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The Aztecs were actually called Mexica

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The Mexica or Mexicas — called Aztecs in occidental historiography, although this term is not limited to the Mexica — were an indigenous people of the Valley of Mexico, known today as the rulers of the Aztec empire.

The Mexica were a Nahua people who founded their two cities Tenochtitlan and Tlatelolco on raised islets in Lake Texcoco around AD 1200. After the rise of the Aztec Triple Alliance, the Tenochca Mexica (that is, the inhabitants of Tenochtitlan), assumed a senior position over their two allied cities — Tlatelolco and Tlacopan.

The Mexica are eponymous of the placename Mexico Mēxihco, This refers to the interconnected settlements in the valley which became the site of what is now Mexico City, which held natural, geographical, and population advantages as the metropolitan center of the region of the future Mexican state. This area was expanded upon in the wake of the Spanish conquest and administered from the former Aztec capital as New Spain.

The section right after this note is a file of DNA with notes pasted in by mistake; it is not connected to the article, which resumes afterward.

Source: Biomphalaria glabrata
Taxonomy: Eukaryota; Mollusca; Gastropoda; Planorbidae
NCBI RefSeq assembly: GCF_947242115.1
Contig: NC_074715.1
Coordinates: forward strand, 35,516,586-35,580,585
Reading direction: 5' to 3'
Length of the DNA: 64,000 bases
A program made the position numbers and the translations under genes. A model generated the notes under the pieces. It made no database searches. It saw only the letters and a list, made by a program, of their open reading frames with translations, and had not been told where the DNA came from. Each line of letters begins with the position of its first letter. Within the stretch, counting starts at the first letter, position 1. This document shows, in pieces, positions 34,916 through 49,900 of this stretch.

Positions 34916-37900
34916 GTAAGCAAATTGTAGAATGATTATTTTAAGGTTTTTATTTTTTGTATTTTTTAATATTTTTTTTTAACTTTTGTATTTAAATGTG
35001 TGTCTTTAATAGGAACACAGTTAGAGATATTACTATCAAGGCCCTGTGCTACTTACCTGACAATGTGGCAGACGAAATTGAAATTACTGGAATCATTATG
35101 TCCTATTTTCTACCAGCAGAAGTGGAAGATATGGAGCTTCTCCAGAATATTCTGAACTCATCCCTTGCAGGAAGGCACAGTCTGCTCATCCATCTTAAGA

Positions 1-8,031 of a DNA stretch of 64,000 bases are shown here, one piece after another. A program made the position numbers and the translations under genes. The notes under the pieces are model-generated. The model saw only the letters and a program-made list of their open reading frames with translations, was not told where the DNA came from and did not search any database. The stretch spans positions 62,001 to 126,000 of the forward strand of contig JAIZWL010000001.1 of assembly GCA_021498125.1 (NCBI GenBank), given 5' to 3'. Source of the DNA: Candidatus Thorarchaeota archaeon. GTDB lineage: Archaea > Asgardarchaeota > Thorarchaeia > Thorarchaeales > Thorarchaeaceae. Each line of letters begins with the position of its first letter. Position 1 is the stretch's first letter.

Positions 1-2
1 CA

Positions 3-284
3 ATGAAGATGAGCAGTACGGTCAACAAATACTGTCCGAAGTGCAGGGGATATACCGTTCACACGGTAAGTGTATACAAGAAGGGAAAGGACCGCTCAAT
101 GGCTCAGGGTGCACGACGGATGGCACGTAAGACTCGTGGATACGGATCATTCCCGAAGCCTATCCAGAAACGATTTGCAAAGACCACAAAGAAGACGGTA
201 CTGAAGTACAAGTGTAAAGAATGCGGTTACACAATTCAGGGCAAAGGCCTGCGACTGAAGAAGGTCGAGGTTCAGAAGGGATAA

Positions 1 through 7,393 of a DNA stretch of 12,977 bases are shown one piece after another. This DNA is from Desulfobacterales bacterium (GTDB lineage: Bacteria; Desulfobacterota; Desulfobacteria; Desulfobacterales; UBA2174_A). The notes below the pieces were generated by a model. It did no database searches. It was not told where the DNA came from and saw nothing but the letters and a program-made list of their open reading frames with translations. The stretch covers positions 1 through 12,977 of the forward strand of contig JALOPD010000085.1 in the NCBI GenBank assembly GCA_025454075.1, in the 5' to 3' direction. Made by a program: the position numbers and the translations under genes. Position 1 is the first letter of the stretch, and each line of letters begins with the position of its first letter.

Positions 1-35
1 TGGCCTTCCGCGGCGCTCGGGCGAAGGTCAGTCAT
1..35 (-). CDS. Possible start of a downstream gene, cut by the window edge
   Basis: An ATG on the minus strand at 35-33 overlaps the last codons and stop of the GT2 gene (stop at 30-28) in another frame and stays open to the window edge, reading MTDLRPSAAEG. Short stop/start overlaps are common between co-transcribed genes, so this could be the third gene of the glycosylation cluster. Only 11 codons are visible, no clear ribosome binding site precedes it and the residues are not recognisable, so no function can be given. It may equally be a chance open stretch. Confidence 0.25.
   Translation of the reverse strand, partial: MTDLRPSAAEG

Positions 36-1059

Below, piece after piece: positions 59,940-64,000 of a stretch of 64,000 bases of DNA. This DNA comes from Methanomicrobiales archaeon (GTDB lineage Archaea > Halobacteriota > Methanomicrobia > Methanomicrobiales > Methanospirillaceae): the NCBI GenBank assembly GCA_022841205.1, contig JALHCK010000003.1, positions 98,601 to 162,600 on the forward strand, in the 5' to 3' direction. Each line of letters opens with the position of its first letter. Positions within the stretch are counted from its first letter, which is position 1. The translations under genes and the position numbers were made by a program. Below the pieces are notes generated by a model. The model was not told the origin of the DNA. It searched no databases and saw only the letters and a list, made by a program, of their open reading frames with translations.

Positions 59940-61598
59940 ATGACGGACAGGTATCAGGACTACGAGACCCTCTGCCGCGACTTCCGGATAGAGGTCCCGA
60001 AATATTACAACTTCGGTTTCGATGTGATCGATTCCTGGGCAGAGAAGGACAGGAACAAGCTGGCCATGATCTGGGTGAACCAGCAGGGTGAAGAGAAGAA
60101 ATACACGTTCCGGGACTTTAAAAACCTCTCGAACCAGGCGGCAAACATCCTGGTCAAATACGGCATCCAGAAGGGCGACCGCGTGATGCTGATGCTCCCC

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Mark Milligan
Mark Milligan
Mark Milligan is multi-award-winning journalist and the Managing Editor at HeritageDaily. His background is in archaeology and computer science, having written over 8,000 articles across several online publications. Mark is a member of the Association of British Science Writers (ABSW), the World Federation of Science Journalists, and in 2023 was the recipient of the British Citizen Award for Education, the BCA Medal of Honour, and the UK Prime Minister's Points of Light Award.
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